These findings bring on a central question: How would knowledge of and access to alternative health care services, including sexual and reproductive health services, in rural villages impact the power of ojhas – and ultimately reduce the prevalence of witch hunting in India?

Superstitions play an important role in justifying witch branding for villagers who often do not have access to varied health care facilities or the knowledge of medical cures for their ailments. The ojha carries power because villagers rely on supernatural explanations stemming from the lack of knowledge about the real cause of diseases and the right treatments for them.

For example, in the 19th century in central India – now the state of Chhattisgarh – cholera was thought to be caused by witches. It was only through the spread of information and access to contemporary medicine that villagers began to understand that cholera was related to unclean water and could be treated through oral rehydration. This shows that superstitions become the vehicle through which villagers explain problems they don’t understand, unless made aware of and provided with other, more compelling solutions.

The problems of inaccessibility to healthcare facilities and lack of information on the causes behind illnesses include a lack of awareness of and access to sexual and reproductive health and rights (SRHR). SRHR is an essential element of healthcare for rural youth – particularly young women and girls – that is mostly overlooked. The absence of SRHR services in rural areas exacerbates the issue of child marriages, which occur at an average age of 15.7 years; 53 percent of women have their first child by the age of 17. Additionally, 3 percent of young married women report experiencing induced abortion with 92 percent of these women using private or illegal providers.

The dearth of alternative SRHR services causes young, rural women to achieve low composite scores on knowledge around sex and pregnancy, contraception, and early pregnancy, resulting in a reliance on ojhas for any pregnancy or reproductive health problems. In a study from Zimbabwe, women and men interpreted sexual health concerns as due to natural (disease, psychological stress) or supernatural (displeased ancestral or religious spirits, witchcraft) causes, based on the power of faith healers, a situation that is not too far from the reality in rural India.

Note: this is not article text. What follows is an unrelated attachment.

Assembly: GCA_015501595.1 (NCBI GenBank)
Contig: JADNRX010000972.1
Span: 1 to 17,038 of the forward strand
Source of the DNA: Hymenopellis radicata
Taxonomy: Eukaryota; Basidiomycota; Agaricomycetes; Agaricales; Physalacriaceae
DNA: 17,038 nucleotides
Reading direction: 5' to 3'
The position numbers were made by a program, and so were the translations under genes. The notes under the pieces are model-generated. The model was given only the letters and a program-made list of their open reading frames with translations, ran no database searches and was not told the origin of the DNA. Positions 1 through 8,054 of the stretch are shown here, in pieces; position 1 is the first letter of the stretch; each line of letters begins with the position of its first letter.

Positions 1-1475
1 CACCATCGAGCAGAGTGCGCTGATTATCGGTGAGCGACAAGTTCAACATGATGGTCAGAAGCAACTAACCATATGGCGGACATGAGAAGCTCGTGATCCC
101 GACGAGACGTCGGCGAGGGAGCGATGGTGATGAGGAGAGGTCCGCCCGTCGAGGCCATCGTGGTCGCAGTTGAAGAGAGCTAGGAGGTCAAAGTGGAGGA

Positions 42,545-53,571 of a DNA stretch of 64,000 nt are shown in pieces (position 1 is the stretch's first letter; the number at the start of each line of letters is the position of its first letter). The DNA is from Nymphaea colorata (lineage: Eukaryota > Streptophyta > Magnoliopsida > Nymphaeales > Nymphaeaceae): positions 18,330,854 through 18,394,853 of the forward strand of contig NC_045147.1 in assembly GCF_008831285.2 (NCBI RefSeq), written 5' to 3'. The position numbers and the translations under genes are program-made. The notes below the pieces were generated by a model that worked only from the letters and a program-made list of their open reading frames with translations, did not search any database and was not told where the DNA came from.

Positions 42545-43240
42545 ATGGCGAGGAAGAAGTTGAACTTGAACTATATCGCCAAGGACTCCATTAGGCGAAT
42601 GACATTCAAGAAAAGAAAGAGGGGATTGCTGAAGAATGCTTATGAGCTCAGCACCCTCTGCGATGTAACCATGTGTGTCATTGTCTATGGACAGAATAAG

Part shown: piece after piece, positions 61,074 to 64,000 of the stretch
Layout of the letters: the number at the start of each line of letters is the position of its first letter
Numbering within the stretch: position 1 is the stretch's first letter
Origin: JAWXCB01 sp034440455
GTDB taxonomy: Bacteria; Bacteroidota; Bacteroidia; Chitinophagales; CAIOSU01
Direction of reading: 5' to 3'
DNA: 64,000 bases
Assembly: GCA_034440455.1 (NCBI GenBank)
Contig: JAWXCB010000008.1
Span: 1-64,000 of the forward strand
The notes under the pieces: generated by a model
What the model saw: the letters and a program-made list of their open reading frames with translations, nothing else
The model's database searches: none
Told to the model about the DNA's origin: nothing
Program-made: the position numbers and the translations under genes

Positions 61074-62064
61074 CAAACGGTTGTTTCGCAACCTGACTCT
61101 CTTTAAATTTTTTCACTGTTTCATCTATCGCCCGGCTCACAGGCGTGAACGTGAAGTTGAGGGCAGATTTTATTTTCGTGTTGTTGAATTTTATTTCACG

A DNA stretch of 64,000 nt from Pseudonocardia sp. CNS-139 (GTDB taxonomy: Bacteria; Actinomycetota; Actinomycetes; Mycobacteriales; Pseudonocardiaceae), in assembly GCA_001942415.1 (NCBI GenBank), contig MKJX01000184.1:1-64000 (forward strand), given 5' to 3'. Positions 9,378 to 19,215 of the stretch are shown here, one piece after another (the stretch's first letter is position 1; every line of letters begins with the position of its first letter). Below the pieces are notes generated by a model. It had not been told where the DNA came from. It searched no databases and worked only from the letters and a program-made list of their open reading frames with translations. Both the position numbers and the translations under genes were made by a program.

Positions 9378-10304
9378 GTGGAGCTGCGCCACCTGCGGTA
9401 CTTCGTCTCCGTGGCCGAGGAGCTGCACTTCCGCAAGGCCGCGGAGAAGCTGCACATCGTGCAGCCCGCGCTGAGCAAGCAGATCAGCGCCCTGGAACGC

Thus the reliance on ojhas to address sexual and reproductive health problems, such as difficulties in pregnancies or menstrual issues, for both men and women in India can often lead to witch branding targeting vulnerable women in rural and indigenous communities.

As Sylvia Federici argues in “Witches, Witch Hunting and Women,” capitalist patriarchal societies make women’s bodies a fundamental platform of their exploitation and resistance, making it ever more important for women to gain insights into their agency and change the narrative of mistreatment. Keeping this in mind, villagers in rural, tribal, and Indigenous areas of India need a change of perspective through education and greater availability of quality and holistic healthcare facilities that includes SRHR services.

These measures will curtail the power of the ojha so that vulnerable women can be saved from the violence of witch branding. If communities are given basic education on medical ailments, and have the chance to visit a doctor for a first or second opinion as opposed to a faith healer, they wouldn’t need to rely on an ojha for health-related problems. That, in turn, can stem the incidents of violence stemming from witch hunting.

This is not to ignore other factors leading to witch branding, such as land disputes or personal vendettas. Yet we can not deny that lack of quality health services is one of the overarching factors behind witch branding. As Maroof Khan states in her article “Blinded by Superstition: A Case Study on Witch Hunting”:

“[E]ducation and medical care in the tribal areas is an urgent necessity to [reduce] witch-hunting. Moreover, medical bodies, educational bodies, civil society organisations and community based organisations have to work collaboratively to educate people so that the next time they hear some stories, they can make an informed choice rather than becoming part of a violent mob.”

Raising awareness of and providing access to alternative medical knowledge and facilities, even though that alone can’t eliminate witch branding in India, can make a major difference in its prevalence.